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Engineering Leadership

  • 1.  Engineering Leadership

    Posted 03-10-2017 10:05 PM

    Perhaps some of you know about the book The Leadership Mystique – a User’s Manual for the Human Enterprise by Manfred K de Vries. I came across it recently and totally enjoying reading it. It was written in an amazingly attractive and funny way, and the author knew how best to communicate to his readers. This book is unlike any other materials I have read. In one chapter he began by asking: what does leadership imply? what does it consist of? what are the leaders supposed to do? As one answer he writes: He doesn’t do a thing, but all the other parrots call him chairman! Then the author turns to serious stuff and goes on to quoting Margaret Thatcher – the so-called Iron Lady who famously said: I don’t mind how much my ministers talk as long as they do what I say. Leaders do nothing yet they do everything – an organization is meaningless without a leader.

    Engineering leadership is nowhere mentioned. Is there any such term that catches public attention? Most engineers work behind public eye; perhaps people see some here and there supervising some work with a hard hat on. Do political, economic and social leaders know whether or not engineering leadership matters? If they have an engineer in the board room, they may ask him or her: what the engineers think? Before even answers come out of the engineer’s mouth, they would perhaps turn to other topics. Perhaps they would think that the engineer will begin talking in a language they would not understand. Or perhaps that the engineers will be there when there is a problem and that their opinions do not matter because they would do whatever is told.

    Yet engineers run their own organization. As the organization becomes large and large, the influence of engineers is overwhelmed by corporate lawyers, accountants and administrators. Or do they really overwhelm the engineer? One hears complains like: engineers have tunnel vision; they cannot communicate etc. Are these complains real? Where do business and technical leaderships stand in engineering? Are engineers well equipped with the various intricacies required for navigating through complicated social interactions? Or may they remain solely focused on perfecting details of technical pursuits?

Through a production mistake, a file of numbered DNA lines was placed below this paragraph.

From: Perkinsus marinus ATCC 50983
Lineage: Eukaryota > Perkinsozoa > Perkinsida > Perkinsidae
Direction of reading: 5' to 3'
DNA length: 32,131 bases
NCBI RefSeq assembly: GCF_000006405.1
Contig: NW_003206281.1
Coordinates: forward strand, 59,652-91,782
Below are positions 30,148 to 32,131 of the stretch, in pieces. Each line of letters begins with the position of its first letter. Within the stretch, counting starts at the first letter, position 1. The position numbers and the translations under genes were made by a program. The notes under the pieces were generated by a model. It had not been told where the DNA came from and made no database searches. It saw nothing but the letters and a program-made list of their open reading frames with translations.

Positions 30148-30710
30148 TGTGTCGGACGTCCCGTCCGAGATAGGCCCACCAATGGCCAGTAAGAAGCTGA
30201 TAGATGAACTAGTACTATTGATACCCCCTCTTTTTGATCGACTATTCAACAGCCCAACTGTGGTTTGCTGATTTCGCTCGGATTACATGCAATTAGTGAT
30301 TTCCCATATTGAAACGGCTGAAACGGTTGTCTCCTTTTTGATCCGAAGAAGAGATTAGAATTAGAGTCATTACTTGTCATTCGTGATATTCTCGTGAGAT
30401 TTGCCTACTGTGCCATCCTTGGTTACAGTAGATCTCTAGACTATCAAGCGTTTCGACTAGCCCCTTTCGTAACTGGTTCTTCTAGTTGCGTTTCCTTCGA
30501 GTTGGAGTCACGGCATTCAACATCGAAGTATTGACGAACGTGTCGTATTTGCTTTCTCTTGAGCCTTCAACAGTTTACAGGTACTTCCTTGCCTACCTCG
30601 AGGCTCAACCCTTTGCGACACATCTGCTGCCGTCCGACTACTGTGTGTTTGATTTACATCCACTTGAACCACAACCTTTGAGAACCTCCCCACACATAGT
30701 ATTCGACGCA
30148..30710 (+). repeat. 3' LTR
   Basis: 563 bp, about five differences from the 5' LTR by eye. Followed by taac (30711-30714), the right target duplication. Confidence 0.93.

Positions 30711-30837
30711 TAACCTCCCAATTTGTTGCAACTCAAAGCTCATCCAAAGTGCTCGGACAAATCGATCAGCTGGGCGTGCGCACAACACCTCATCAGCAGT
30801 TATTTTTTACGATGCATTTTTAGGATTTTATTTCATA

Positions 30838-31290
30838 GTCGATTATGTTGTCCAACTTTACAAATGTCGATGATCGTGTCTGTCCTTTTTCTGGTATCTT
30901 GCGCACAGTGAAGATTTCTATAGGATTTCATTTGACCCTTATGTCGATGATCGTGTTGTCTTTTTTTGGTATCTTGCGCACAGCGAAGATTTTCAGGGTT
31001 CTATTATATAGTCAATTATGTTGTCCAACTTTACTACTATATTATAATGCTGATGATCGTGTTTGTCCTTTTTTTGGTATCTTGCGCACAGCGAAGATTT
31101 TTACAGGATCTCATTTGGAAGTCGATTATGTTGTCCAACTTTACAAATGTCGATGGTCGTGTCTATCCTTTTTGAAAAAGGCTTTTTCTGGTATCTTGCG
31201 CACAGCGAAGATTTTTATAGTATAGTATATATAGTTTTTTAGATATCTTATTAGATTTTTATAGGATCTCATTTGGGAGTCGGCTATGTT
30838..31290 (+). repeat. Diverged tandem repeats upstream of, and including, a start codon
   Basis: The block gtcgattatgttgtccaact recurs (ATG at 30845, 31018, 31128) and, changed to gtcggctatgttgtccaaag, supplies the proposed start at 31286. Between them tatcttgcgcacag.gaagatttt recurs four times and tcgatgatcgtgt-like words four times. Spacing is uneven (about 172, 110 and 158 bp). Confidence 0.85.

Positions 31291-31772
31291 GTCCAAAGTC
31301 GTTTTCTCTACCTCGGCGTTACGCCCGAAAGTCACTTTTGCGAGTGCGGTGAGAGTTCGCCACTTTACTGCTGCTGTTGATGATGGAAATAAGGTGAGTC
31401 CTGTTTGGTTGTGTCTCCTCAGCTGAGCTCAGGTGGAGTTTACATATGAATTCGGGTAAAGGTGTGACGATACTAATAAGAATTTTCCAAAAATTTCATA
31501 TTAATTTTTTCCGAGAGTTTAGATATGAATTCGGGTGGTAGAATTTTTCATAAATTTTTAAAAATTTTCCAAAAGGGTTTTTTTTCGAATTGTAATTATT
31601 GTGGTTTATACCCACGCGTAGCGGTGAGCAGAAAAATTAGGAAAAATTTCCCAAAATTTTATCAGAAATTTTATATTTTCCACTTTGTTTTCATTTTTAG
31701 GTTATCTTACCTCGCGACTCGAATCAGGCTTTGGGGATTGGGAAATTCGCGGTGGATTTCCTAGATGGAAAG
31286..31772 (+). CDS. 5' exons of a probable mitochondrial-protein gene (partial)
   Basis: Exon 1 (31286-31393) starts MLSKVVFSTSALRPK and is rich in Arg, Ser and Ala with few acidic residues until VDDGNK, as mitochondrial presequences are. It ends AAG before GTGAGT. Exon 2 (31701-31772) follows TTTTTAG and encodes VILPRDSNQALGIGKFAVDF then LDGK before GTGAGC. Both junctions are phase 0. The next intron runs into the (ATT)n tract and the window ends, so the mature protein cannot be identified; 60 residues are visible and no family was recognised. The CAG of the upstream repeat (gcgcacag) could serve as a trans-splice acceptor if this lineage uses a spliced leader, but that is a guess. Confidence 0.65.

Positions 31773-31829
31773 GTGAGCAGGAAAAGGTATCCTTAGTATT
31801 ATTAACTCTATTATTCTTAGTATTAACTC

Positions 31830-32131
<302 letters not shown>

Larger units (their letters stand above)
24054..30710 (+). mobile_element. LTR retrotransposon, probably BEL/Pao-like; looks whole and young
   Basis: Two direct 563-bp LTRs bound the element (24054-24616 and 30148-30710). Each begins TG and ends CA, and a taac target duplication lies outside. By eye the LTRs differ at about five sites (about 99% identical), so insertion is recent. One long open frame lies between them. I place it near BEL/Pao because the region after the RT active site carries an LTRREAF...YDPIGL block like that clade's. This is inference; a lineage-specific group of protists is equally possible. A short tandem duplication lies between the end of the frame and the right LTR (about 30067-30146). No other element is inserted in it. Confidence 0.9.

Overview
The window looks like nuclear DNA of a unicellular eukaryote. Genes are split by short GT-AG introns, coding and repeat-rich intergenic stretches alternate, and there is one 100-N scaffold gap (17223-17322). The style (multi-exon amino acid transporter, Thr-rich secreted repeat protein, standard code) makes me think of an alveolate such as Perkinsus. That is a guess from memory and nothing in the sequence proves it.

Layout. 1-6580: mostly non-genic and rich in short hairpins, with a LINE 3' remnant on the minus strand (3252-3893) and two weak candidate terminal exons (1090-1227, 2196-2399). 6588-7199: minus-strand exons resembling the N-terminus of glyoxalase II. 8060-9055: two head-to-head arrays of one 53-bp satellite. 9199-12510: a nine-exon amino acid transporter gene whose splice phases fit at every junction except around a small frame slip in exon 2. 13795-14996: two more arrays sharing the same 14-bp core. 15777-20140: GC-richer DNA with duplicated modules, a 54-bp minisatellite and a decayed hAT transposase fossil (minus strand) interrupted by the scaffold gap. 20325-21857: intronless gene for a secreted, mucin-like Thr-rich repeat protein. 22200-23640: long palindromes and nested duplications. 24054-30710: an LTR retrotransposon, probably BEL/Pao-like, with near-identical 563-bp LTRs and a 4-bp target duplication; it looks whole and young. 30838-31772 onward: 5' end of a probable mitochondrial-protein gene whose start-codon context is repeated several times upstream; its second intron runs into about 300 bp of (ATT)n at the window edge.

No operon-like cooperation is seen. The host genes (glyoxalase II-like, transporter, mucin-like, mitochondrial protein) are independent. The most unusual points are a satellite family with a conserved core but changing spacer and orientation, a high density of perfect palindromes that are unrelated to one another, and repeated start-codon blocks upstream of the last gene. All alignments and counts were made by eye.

Well I leave it at this and invite all to put forward thoughts.        



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    Dr. Dilip Barua, Ph.D, P.Eng, M. ASCE
    Consultant - Coastal, Port and Marine Engineering
    Vancouver, Canada
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  • 2.  RE: Engineering Leadership

    Posted 03-13-2017 10:59 AM
    With the recent release of ASCE grade on infrastructure of D+ and the proposed Infrastructure spending by the US Government, we Civil Engineers need to be proactive and help this massive undertaking get off the ground. It will take a lot of coordination between the Federal Agencies and state governments and state DOT's. Every aspect of this will require Engineering support. 

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    Robert Haag P.E., M.ASCE
    RETIRED
    Naples FL
    (585)4138288
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  • 3.  RE: Engineering Leadership

    Posted 03-14-2017 10:28 AM
    It is much into it than just coordination Mr. Hagg.

    Soussan Bathaee
    A.M.ASCE

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    Soussan Bathaee A.M.ASCE
    ENGINEERING SVC
    Temecula CA
    (909) 626-4652
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  • 4.  RE: Engineering Leadership

    Posted 03-22-2017 12:21 PM